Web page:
OAKLAND (CBS SF) — Oakland police said they cited at least half a dozen people at a noisy protest Wednesday morning at the Port of Oakland by truck drivers who are pushing for better pay and help in complying with new air emissions standards.

Police said specialized units began monitoring the area at about 5:50 a.m. today. At least six people were cited for allegedly obstructing port activities, police spokeswoman Johnna Watson said.

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The Port of Oakland Truckers Association said their members voted to go forward with Wednesday’s work stoppage after meetings with Oakland Mayor Jean Quan and other leaders failed to produce the changes they are seeking.

Association spokesman Cesar Parra estimated that there were about 180 protesters at the port early Wednesday morning but that number had dwindled to about 60 as of about 10 a.m.

Gathered in front of terminals 57 to 59 at the Oakland International Terminal at 1999 Middle Harbor Road, truckers, who were on foot and were blasting air horns, carried signs such as, “We Need Fair Rates” and “Make Corporations Pay For Clean Air.”

Parra said truckers are seeking financial assistance—from the city of Oakland, the Port of Oakland and shipping companies that use the port — to help them out with the cost of buying new trucks or upgrading existing trucks to comply with new air standards that will go into effect on Jan. 1.

He estimated the cost of the upgrades at between $60,000 and $80,000 and said many truck drivers are struggling to pay those costs.

Parra said the truckers’ group is also asking for a congestion fee of $50 per hour for truckers who end up spending more than two hours waiting in line to pick up a load at the port.

In a statement released earlier this week, Quan said that as many as 15 percent of the 6,000 registered truckers at the port haven’t yet met the new state air quality regulations.

She said Wednesday’s protest involves “a few hundred” among that group, and that the work stoppage could “hurt the other truck owners at the port who have already invested in upgrading their rigs.”

Quan said the port, as well as state and regional agencies, have allocated $38 million to help port truckers cover the cost of air quality upgrades to their rigs.

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“We must ensure that every truck that does business at the port continues to meet the emission standards set five years ago,” the mayor said. “State and federal agencies have allowed multiple deadline extensions and are not offering more.”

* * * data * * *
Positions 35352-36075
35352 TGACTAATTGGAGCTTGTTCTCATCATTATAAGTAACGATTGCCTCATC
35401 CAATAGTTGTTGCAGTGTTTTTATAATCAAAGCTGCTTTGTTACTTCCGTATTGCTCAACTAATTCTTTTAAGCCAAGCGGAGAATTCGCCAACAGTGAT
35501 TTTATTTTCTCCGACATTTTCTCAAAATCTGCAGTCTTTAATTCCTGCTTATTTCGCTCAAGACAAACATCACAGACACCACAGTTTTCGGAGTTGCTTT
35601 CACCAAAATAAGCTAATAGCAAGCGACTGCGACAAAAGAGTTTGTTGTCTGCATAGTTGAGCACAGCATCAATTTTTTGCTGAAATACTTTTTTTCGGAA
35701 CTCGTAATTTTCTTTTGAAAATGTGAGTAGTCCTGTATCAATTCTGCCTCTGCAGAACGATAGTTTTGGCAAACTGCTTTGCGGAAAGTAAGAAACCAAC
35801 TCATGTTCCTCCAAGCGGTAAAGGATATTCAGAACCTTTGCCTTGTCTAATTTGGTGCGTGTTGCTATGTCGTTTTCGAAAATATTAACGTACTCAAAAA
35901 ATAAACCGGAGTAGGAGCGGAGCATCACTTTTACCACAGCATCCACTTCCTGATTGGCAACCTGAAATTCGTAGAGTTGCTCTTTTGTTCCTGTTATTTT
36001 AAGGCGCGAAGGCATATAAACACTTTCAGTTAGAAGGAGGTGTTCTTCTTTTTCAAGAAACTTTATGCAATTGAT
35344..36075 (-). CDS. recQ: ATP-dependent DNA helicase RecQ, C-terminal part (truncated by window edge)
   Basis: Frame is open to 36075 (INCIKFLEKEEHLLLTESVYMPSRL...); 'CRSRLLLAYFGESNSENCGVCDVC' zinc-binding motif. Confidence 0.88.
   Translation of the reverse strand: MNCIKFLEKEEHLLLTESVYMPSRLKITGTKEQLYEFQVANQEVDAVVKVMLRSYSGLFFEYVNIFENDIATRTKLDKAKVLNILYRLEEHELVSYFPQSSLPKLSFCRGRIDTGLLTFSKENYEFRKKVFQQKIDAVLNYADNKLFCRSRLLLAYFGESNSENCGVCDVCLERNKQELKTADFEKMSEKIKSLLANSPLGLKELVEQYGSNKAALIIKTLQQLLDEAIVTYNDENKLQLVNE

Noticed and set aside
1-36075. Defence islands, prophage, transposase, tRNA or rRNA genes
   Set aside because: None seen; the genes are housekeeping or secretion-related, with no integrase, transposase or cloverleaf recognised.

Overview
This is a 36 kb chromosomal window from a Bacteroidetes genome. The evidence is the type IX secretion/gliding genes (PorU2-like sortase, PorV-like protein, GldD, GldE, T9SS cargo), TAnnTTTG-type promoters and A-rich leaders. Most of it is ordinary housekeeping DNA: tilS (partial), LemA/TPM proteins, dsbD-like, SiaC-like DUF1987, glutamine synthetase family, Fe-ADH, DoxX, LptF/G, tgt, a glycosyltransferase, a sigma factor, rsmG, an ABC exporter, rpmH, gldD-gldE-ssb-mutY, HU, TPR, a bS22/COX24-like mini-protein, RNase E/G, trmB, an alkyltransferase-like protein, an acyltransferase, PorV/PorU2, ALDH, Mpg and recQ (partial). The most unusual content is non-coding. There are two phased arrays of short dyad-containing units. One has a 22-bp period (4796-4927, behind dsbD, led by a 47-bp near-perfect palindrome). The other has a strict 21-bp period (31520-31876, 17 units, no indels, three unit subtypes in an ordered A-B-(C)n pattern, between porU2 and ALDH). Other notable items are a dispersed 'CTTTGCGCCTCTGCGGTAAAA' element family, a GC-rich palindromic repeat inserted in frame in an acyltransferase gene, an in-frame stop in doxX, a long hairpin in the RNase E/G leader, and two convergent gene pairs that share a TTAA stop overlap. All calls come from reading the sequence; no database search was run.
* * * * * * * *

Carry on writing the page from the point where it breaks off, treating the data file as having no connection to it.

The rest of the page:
Port of Oakland spokesman Robert Bernardo said operations continued at all of the port’s terminals Wednesday morning despite the protest.

“The Port of Oakland continues to keep the channels of commerce flowing,” Bernardo said.

He said port officials understand the financial burden faced by truckers who are required to upgrade their vehicles, but noted that the state’s air quality regulations have enabled the port to significantly lower seaport diesel emissions in recent years.

He also said that port Executive Director Chris Lytle has met with the port’s terminal operators and encouraged them to meet with truckers and “take a fresh look at their compensation” to help them shoulder additional costs.

Bernardo said that while port officials respect the truckers’ right to protest, they want to ensure that the protests don’t interfere with port activity.

Truck drivers held a previous work stoppage at the port on Oct. 21. The truckers are independent contractors and are unable to form a union.

Baljinder Singh of PCC Logistics, who was one of many truckers waiting in line to get into the Oakland International Terminal Wednesday morning, said he supports the protest but that he didn’t participate because, “I need to pay my bills.”

Singh said he believes the work action is important because the Port of Oakland “is not listening” to the truckers’ concerns.

Singh said he and other truckers often have to wait up to five hours to pick up loads at the port and they aren’t compensated for the time they spend waiting.

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